Mental health is an important issue in UK construction. Contractors, developers, and civil engineers are committing themselves to improving workers' wellbeing, but the robustness of fledgling initiatives could be greatly tested by COVID-19.
The pandemic has caused widespread anxiety related to site shutdowns. In a recent industry coronavirus survey, for example, many subcontractors and main contractors expressed worries about the risks of mixing with others while commuting to work and working onsite. Yet the closure of building sites could mean pay cuts, furlough-related inactivity, social isolation, and joblessness fears.
During the lockdown, whether their sites remain open or closed, firms must work harder to support their workers' mental and emotional resilience.
When conducting a construction risk assessment and embedding a strategy, managers need to pay attention to staff make-up, company culture, and attitudes towards mental health. Sickness absences must be managed, and staff with mental health difficulties must be provided with appropriate occupational health and HR support.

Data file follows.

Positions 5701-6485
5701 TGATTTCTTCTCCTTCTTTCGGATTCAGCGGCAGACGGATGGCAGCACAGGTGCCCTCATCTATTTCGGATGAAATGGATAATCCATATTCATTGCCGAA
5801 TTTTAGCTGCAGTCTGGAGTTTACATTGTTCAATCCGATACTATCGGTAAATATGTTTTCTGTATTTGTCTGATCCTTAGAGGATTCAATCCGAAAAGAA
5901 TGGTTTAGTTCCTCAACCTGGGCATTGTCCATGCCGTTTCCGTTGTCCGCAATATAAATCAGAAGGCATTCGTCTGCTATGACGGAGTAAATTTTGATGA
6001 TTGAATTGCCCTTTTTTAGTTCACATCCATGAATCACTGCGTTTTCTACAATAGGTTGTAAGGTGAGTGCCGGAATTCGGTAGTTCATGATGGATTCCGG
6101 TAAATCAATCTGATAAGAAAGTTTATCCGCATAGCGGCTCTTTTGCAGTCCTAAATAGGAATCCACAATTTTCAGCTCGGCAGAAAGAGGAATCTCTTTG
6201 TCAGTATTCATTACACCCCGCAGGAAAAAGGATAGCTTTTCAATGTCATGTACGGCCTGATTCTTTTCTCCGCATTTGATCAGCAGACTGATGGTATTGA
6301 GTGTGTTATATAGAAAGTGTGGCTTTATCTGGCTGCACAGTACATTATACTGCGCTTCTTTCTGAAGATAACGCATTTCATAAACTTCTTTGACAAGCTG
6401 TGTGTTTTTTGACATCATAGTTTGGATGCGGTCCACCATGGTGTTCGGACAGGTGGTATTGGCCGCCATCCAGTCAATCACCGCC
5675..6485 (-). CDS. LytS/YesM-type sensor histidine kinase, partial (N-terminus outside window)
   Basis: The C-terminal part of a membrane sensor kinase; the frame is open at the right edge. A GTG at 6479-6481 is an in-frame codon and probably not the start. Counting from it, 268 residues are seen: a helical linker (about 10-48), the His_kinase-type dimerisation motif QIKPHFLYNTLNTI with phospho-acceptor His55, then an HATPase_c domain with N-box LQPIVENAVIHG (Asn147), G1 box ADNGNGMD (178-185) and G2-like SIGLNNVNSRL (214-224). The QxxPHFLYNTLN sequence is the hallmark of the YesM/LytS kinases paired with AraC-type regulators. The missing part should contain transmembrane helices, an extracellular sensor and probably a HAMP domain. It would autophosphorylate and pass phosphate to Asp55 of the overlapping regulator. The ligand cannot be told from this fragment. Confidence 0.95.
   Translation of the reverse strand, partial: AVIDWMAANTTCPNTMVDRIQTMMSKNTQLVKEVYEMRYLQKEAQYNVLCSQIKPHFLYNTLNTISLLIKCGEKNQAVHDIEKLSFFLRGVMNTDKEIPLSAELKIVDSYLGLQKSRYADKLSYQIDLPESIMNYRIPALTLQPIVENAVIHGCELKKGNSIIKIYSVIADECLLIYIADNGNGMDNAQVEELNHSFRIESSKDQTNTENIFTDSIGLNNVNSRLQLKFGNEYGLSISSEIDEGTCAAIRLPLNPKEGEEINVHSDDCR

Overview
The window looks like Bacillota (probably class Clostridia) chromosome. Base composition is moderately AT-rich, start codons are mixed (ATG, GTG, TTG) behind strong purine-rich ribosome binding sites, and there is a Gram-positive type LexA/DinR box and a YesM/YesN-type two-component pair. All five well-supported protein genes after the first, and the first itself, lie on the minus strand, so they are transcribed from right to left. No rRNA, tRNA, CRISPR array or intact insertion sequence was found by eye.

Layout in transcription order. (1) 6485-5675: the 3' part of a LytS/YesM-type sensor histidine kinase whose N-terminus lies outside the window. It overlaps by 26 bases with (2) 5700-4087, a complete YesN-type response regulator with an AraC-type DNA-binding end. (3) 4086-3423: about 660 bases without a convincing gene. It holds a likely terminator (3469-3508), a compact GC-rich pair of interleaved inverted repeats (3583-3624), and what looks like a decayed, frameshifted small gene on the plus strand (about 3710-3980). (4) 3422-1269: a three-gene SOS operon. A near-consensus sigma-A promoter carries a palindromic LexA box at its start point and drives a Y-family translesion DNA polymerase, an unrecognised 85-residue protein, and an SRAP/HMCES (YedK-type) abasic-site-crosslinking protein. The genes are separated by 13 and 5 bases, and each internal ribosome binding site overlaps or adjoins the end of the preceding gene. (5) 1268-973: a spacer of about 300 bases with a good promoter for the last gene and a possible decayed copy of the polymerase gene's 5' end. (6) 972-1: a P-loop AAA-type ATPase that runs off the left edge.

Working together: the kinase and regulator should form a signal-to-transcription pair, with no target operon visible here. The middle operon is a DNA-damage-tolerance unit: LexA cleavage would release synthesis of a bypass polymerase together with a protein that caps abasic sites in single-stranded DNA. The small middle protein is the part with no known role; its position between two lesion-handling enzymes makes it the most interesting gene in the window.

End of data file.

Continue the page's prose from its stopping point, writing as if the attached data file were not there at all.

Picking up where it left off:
Preventative measures include, but are not limited to:
Risk assessment: Employers have a legal duty to protect employees from stress at work by assessing the risks and acting on the findings. Visit the HSE website for guidelines on formulating a mental health risk assessment. Advice can also be sought from specialist companies that help construction employers optimise their employees' mental health.
Staff survey: Optimise mental health policies by surveying employees regarding their needs. Maximise survey participation by considering the following:
The construction site risk assessment and staff survey should pinpoint areas of concern. Practical next steps include:
Mental health strategies must be flexible to respond to the workforce’s needs. Optimise your policies and processes by auditing them regularly:
The occupations associated with construction work present specific challenges when structuring and implementing a mental health wellbeing policy. For example, working from height is a high-risk activity — almost one in five construction industry deaths involve roof work. Employers must consider how working from height amplifies the risk for workers with mental health difficulties.
Construction risk managers also need to consider how the following issues might affect uptake of available help:
While the COVID-19 pandemic is temporary, mental health — good and bad — is always with us. There is not a more appropriate time for construction companies to work with their employees to improve their long term wellbeing.